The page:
Arab Anger Will Abate Over Trump Jerusalem Decision, White House Sources Say

The Associated Press

TEL AVIV – President Donald Trump’s decision to recognize Jerusalem had nothing to do with the peace process that he is still hoping to resume in the coming months, White House officials said on Thursday, adding that the Palestinians’ “short-term pain” is outweighed by hard facts that need to be accepted.

Speaking to the Jerusalem Post on the condition of anonymity, one administration official said Israel’s presence in Jerusalem was fully legitimate and just, but that fact had no bearing on the city’s final status in future negotiations.

“We know there will be short-term pain,” the official said, “but in the long term, [Trump’s] action will help with those conversations.”

The Palestinian Authority led by Mahmoud Abbas must realize that its only chance of obtaining independence is with the help of the U.S., the official said.

He added that the Palestinian cause is no longer high on the Arab world’s agenda, and certainly no Sunni ally will risk damaging American ties over the peace process, particularly with the Iranian threat taking center stage.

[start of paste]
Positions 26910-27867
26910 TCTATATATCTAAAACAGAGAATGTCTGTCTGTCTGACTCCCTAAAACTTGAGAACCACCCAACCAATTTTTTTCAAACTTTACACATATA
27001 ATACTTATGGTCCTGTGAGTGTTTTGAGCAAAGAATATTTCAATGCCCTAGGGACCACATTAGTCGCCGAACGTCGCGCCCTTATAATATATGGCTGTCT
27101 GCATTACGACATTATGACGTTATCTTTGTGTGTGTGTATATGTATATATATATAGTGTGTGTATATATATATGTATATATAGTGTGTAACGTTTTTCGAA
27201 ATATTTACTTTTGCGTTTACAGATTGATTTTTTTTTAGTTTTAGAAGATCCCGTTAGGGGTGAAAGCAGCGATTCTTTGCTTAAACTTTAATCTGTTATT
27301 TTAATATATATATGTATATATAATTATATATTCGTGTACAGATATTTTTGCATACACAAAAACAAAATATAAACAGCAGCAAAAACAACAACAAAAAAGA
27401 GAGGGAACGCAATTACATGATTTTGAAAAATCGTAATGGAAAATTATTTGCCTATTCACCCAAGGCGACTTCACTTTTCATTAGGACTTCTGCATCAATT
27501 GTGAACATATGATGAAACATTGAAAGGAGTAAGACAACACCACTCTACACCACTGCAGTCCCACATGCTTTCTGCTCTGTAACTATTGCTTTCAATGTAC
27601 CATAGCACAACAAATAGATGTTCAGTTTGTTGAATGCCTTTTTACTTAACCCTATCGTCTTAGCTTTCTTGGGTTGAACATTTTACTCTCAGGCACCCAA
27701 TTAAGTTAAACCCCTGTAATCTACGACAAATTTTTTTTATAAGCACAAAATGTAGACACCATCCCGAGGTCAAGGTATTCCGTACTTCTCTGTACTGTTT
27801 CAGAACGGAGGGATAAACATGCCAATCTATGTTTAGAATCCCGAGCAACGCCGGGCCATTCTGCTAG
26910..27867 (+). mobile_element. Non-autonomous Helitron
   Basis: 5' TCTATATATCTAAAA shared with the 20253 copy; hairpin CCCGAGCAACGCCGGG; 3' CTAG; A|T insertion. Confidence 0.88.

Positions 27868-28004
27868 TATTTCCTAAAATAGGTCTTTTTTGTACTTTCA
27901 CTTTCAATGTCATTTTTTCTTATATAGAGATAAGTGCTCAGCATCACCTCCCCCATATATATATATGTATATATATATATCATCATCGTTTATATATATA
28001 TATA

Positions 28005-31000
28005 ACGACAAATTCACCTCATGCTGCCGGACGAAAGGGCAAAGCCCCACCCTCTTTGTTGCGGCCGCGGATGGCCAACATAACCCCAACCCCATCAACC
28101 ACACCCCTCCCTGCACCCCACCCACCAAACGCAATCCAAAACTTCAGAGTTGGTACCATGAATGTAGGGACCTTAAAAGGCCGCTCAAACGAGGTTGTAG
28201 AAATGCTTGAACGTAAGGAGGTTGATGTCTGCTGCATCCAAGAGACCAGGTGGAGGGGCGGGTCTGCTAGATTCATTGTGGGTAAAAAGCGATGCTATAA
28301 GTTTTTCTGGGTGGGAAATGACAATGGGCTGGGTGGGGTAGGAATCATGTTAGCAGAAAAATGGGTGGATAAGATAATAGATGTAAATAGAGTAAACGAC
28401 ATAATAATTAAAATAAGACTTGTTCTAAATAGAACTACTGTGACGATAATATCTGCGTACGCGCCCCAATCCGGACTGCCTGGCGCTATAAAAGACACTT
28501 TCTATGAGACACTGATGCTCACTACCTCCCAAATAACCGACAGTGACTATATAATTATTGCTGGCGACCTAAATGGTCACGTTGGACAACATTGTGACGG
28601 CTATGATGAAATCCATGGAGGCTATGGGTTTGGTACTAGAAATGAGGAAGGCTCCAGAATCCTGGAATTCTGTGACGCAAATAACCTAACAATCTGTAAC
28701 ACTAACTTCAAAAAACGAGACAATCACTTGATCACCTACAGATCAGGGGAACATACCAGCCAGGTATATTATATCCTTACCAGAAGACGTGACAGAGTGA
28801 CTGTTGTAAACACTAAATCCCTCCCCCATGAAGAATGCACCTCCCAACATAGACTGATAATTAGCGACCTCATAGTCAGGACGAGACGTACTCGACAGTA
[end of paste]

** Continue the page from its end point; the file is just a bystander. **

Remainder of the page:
Wednesday’s declaration, in which Trump departed from decades of de facto policy by saying he would move the U.S. embassy from Tel Aviv to Jerusalem, was entirely driven by the president himself, the official said.

“This was not designed,” the White House official said. “This was a separate decision from the [peace] process. But as you can see from the president’s speech, we remain incredibly committed.”

“He reiterated his commitment to peace, and nothing in his speech prevents a peace process from happening– and we made very clear that we’re not prejudging any final status negotiations,” the Post quoted the source as saying.

Another senior official said Trump’s peace team, led by son-in-law Jared Kushner, was “in the loop” regarding Trump’s deliberations involving Jerusalem “even if they were not primarily advocating for the move or proposing it as a part of their broader strategy to reconstitute a peace process,” the report cited a senior official as saying.

“Certain parties are going to react the way they need to react,” that official said. “We expect bumps along the way.”

The report cited another member of the adminstration as saying, “We’re going to still keep our heads down and present our plan when the time is right. We believe the world will ultimately realize that the US plays an essential role in facilitating peace.”


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